The following policies are updated from time to time.
Effective October 2023
Deposits and Payments are fully refundable up to 3 months from the event date, with the exception of events with limited spots and their specific refund policies. In cases where there's no specific refund policy for an event, the following rules apply.
Updated on March 3, 2023 – in effect now.
Cancellation at any time - 20% of the Event Fee paid. This covers the Booking Fee, which has a minimum of $100. This rule only applies to the Event Entry Fee and doesn't include Accommodation travel packages, which have their own cancellation policies.
Two months from the Event date - You'll receive a refund of sixty percent of the fee paid, plus the Cancellation Fee (Booking Fee). For Accommodation Packages, Cancellation Fees also apply.
One month from the Event date - No refunds are given. Cancellation fees apply to accommodation packages.
Forward option - If no refund is issued, your fee and payments will be carried forward to the next event, minus any Specific fees.
Cancellation fee - 20% of the fees paid. The minimum cancellation fee is $100.00 NZD. Sāmoa Events reserves the right to charge a higher fee when a reasonable amount of work has been done by the organization in collaboration with the client, including consultations and communication via email or teleconferencing.
Specific Fees - These are the costs associated with items like race numbers, equipment, swim caps, etc., which are prepared in advance for athletes.
Sāmoa and the Pacific Islands, where we operate, are conservative societies with values deeply rooted in cultural traditions and Judeo-Christian faith. The core values include courtesy, respect for property and people, and maintaining peace. Some behaviours that may be considered normal in other societies are not well-received here. Here are some essential things to remember when visiting the islands and participating in events:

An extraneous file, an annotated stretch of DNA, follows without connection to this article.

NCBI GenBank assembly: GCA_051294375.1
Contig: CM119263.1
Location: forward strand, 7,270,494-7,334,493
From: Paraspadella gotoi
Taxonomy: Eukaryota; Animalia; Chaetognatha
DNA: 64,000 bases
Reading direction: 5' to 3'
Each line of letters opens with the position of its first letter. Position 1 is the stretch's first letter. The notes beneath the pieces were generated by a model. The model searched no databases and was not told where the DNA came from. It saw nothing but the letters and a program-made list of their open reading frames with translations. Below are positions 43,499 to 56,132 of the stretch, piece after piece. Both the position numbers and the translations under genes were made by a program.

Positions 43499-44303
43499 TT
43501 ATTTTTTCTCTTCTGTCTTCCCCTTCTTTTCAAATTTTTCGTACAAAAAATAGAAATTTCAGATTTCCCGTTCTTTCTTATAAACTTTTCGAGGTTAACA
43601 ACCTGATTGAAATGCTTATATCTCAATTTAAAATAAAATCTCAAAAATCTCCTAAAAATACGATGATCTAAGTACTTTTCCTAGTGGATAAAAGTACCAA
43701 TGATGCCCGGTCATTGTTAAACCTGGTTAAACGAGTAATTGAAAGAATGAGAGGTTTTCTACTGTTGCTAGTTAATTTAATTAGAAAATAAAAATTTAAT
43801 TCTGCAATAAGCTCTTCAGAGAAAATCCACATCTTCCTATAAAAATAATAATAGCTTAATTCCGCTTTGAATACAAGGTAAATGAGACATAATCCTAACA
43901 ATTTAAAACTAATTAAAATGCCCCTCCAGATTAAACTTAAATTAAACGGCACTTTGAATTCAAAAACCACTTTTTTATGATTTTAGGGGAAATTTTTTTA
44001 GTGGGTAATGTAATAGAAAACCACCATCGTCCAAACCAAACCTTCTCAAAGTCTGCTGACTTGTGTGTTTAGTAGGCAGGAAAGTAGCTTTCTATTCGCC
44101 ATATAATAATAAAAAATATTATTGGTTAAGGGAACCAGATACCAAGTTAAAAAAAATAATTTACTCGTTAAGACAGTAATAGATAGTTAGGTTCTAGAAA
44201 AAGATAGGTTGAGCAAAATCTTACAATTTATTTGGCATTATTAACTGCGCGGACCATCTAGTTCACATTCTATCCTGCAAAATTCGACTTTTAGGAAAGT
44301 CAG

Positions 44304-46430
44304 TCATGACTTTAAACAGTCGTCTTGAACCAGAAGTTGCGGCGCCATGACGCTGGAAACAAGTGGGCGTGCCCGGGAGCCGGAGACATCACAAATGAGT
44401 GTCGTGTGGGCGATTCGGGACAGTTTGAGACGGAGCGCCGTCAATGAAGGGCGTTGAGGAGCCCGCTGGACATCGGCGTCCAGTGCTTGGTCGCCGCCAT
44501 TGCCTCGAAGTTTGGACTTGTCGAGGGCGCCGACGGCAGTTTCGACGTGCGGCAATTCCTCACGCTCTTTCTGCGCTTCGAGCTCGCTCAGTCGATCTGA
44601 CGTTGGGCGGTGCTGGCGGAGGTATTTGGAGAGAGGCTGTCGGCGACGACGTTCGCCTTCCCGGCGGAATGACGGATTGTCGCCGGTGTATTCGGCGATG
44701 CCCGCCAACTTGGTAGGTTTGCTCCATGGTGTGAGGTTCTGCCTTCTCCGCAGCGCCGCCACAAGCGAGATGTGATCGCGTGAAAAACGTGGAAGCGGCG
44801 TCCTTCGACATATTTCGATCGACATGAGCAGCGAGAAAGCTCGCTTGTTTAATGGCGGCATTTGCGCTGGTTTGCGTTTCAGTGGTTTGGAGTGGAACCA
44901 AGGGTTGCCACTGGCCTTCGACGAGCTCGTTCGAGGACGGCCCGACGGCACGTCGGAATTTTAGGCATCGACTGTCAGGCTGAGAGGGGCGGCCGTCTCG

Public Nudity: This is not allowed. No skinny dipping or bathing nude in any area of the islands, including hotel grounds.
Semi-nudity: Avoid posing with bare buttocks, topless sunbathing for women, or wearing bikinis in villages for women.
Emergency Bathroom Breaks: Sometimes, during events, you may need to go to the restroom outdoors. This is acceptable, but you must ensure complete privacy and avoid being seen by the public while taking an emergency bathroom break.
Village Protocols: Keep in mind that villages have their own rules established by village councils for the well-being of their residents. Visitors may encounter village rules such as evening curfews for prayers and devotion, no swimming on Sundays, and other regulations. Additionally, in some areas, villages or individual families may charge visitors for access to sites and attractions on private land.
This policy is similar to policies in other island areas and nations in the Pacific Islands.
Sāmoa Events organises many events throughout the year at various locations in the Pacific Islands. The marine environment in the islands is known worldwide for its abundance of fish, sea turtles, and coral reef systems. Many of these ecosystems are fragile and vulnerable to the impacts of human activities like snorkelling, swimming, and sailing. Additionally, reef ecosystems are in the process of recovering from global warming, global sea pollution, and natural disasters such as tsunamis and volcanic activities.
This Environmental Impact Statement will focus on the potential effects of ocean-based events on the marine environment in Samoa and suggest ways to avoid, reduce, or mitigate these impacts.
Polynesia Environment and People
The coasts of Upolu and Savaii, Western Samoa's two largest islands, are characterised by lagoon environments surrounded by coral reef systems. These ecosystems are home to a wide range of marine life, including sea turtles, whales, and fish. Samoa is the habitat of several endangered species, such as the Loggerhead sea turtle and humphead parrotfish, as well as various coral species. Many areas of the marine environment remain pristine and are sensitive to impacts from human activities and natural phenomena like tsunamis.
A significant portion of the population depends on the ocean for food and income. Any changes in the marine environment that affect fish populations can have adverse effects on local economies and community well-being.